The Jewish Thing About Jewish Things
We Jews aren’t very adept at explaining why Judaism is so remarkable.
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When I was a child, my family would be sitting around the dinner table in our Reform Jewish home. Someone’s name would come up — usually, a famous someone — and my mom or dad would randomly add, “You know, they’re Jewish!” Then, I would say, sometimes to myself and other times out-loud, “Who cares?” or “So what?”
Looking back, my parents were simply proud to be Jewish; the idea of having something so tied to their identity — Judaism — in common with a famous person probably seemed “remarkable” to them. As I get older, I find myself playing the “You know, they’re Jewish!” card more and more, because I’ve come to grasp that Judaism is indeed super remarkable!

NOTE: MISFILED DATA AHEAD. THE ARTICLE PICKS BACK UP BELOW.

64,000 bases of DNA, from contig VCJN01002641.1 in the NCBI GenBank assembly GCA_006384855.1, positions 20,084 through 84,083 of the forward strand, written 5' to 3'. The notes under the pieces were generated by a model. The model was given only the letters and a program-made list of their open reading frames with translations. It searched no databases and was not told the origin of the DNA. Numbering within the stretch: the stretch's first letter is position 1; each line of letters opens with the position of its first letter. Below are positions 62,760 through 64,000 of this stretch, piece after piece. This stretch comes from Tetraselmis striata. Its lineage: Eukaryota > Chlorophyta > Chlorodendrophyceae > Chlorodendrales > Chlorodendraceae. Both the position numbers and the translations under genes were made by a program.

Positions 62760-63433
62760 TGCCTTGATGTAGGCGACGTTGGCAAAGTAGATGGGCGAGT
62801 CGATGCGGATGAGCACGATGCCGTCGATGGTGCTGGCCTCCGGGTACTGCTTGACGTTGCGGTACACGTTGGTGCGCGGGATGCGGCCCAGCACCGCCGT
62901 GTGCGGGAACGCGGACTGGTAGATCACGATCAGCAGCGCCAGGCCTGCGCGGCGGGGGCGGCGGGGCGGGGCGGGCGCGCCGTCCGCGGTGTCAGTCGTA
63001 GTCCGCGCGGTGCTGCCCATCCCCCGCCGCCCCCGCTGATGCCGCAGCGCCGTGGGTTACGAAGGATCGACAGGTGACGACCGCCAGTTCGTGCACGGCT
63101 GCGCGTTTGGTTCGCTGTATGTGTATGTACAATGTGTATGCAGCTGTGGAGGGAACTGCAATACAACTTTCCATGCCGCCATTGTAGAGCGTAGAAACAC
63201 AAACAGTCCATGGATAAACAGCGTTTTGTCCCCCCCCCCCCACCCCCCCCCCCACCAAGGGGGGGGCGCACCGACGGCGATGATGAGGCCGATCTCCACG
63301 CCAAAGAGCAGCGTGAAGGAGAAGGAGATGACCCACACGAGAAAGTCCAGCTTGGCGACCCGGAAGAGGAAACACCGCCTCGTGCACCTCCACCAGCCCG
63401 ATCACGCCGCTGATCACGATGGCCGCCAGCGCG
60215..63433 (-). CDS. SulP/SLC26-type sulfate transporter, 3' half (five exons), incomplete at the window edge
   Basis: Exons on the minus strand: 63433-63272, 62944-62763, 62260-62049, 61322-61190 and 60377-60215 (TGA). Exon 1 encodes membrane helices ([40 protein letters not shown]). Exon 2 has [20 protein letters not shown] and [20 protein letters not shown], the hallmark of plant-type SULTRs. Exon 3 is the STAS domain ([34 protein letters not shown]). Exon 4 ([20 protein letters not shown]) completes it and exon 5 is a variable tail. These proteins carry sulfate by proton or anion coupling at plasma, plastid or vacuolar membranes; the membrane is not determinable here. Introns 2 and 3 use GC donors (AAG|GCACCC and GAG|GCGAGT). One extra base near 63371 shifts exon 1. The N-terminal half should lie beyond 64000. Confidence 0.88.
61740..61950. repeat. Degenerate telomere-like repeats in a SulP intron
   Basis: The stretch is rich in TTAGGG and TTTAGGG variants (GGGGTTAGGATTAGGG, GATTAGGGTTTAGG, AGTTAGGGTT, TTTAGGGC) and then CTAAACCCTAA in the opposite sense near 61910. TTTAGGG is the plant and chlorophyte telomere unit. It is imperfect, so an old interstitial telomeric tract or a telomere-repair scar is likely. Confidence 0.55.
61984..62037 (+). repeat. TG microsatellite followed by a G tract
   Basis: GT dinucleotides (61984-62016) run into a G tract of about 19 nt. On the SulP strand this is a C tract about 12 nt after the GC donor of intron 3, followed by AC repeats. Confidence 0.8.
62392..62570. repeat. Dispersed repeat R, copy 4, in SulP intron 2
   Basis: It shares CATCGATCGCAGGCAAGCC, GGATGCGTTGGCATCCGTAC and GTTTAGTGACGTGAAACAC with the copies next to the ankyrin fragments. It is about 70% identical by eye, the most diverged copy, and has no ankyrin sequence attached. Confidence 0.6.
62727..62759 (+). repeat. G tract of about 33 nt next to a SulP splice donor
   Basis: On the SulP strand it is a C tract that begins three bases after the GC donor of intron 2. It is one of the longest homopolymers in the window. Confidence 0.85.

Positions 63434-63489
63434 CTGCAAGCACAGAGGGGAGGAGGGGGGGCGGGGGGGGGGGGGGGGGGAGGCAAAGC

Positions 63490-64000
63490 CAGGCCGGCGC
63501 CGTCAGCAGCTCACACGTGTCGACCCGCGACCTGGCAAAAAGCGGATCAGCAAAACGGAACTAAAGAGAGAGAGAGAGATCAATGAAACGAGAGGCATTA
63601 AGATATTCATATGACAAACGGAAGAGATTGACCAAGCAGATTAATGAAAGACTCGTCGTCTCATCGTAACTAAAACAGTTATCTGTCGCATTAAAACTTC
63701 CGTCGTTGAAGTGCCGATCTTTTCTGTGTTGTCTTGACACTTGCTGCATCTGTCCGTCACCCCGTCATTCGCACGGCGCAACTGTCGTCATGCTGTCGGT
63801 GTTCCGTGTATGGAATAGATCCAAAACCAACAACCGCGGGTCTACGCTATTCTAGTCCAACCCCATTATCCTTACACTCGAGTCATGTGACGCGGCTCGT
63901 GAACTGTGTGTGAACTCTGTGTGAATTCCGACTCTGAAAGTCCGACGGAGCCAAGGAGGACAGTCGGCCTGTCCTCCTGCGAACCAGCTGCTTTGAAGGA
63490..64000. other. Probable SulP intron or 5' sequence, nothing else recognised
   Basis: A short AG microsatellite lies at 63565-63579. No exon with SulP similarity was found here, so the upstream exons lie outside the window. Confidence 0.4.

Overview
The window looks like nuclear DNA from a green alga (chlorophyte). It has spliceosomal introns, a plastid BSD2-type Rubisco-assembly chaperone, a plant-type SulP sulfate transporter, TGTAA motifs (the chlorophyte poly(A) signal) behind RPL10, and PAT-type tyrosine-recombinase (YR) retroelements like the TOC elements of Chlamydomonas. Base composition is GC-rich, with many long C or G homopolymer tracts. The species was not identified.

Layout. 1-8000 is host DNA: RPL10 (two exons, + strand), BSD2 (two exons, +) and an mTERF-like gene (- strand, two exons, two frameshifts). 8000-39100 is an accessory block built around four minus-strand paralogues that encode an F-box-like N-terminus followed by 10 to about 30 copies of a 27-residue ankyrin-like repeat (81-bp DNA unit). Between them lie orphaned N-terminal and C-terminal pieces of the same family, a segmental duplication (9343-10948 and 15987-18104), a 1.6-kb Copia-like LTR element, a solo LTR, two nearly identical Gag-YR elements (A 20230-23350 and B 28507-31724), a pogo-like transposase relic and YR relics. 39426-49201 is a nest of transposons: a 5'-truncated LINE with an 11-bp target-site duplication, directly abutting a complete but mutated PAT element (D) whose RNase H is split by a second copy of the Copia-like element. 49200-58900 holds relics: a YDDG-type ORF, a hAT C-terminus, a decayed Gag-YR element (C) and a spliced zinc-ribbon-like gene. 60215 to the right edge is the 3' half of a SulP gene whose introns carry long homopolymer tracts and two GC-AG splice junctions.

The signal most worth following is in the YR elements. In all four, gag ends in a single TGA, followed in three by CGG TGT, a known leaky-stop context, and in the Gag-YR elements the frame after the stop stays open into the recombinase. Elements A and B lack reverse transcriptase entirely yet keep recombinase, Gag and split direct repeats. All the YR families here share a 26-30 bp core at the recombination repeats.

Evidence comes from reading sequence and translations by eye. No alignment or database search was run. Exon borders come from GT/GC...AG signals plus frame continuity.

The problem is, we Jews aren’t very adept at explaining why Judaism is so remarkable. Jewish organizations never fail to tout Judaism’s greatness — sometimes to a fault — but few talk about why it is so great. And hardly any of them impress upon us the symbiosis between Judaism and other strands of life, creating an intellectual hurdle for the everyday person — Jewish and non-Jewish — to understand how Judaism can add contemporary value to their career, their relationships, their hobbies, their soul, and so forth.
We’re kind of like the people who bake a delicious cake, and when someone asks for the recipe, they say: